Thursday, May 17, 2007

Is Al Gore America's last serious politician?

David Seaton's News Links
Is Al Gore America's last serious politician? Can any other major American politician ask the questions he asks in this Time article... in this manner... with a straight face?

Will America be finally forced to choose between Rudy Giuliani and Hillary Clinton?

Will history record that America's democracy died of terminal silliness? DS

Al Gore: The Assault on Reason - Time Magazine
Abstract: Not long before our nation launched the invasion of Iraq, our longest-serving Senator, Robert Byrd of West Virginia, stood on the Senate floor and said: "This chamber is, for the most part, silent—ominously, dreadfully silent. There is no debate, no discussion, no attempt to lay out for the nation the pros and cons of this particular war. There is nothing. We stand passively mute in the United States Senate." Why was the Senate silent? In describing the empty chamber the way he did, Byrd invited a specific version of the same general question millions of us have been asking: "Why do reason, logic and truth seem to play a sharply diminished role in the way America now makes important decisions?" The persistent and sustained reliance on falsehoods as the basis of policy, even in the face of massive and well-understood evidence to the contrary, seems to many Americans to have reached levels that were previously unimaginable. A large and growing number of Americans are asking out loud: "What has happened to our country?" People are trying to figure out what has gone wrong in our democracy, and how we can fix it. To take another example, for the first time in American history, the Executive Branch of our government has not only condoned but actively promoted the treatment of captives in wartime that clearly involves torture, thus overturning a prohibition established by General George Washington during the Revolutionary War. It is too easy—and too partisan—to simply place the blame on the policies of President George W. Bush. We are all responsible for the decisions our country makes. We have a Congress. We have an independent judiciary. We have checks and balances. We are a nation of laws. We have free speech. We have a free press. Have they all failed us? Why has America's public discourse become less focused and clear, less reasoned? Faith in the power of reason—the belief that free citizens can govern themselves wisely and fairly by resorting to logical debate on the basis of the best evidence available, instead of raw power—remains the central premise of American democracy. This premise is now under assault. READ IT ALL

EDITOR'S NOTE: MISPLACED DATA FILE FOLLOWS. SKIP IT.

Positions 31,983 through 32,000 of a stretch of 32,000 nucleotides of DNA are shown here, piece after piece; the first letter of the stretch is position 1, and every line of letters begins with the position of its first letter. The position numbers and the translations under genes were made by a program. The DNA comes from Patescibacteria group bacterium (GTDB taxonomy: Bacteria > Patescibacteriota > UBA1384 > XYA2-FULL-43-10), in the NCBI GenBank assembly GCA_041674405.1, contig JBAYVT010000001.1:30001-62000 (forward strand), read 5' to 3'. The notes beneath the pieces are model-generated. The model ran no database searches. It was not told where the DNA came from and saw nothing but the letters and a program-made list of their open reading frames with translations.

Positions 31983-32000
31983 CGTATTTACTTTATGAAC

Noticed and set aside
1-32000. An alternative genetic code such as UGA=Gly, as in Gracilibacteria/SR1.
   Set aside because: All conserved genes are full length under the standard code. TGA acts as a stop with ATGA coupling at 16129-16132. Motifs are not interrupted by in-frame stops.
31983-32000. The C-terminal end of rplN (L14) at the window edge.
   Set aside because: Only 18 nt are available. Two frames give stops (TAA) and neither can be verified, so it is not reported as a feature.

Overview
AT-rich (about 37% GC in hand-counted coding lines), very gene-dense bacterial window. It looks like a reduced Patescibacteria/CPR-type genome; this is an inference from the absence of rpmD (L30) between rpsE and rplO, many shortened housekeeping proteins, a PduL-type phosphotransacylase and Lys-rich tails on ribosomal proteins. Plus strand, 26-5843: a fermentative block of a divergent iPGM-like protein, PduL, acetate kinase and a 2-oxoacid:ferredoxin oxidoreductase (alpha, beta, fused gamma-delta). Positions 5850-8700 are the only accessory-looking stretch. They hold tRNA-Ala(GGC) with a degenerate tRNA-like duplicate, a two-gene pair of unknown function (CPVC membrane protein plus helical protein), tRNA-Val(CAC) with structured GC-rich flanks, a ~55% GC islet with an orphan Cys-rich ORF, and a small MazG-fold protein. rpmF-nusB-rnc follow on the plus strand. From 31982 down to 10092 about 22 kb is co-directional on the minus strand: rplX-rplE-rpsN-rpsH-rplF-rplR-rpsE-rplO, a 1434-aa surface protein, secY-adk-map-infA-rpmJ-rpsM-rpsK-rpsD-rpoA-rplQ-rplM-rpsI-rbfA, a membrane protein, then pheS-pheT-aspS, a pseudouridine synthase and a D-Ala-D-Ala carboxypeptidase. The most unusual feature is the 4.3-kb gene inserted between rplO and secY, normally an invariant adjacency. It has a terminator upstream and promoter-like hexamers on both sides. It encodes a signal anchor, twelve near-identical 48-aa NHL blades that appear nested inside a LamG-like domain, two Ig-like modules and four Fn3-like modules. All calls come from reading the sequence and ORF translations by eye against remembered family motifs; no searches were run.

1 comment:

RLaing said...

The U.S. government has condoned and promoted torture before, as in the Tiger Cages of its war on Vietnam. It's the usual 'never before' song we continually hear from American politicians. No, the only new thing is the honesty about using torture, even if the reasons given for it are bogus.

Faith in the power of reason has always been overblown. It's Leo Strauss who understood how people are ruled, not Al Gore.

The real decisions are made by the CEO class. The voters get to decide the 'style' of the individual who will implement those decisions. Will it be the millionaire posing as a goose hunter, or the millionaire posing as a ranch hand? The silliness of U.S. presidential politics is entirely appropriate. Expect it to continue.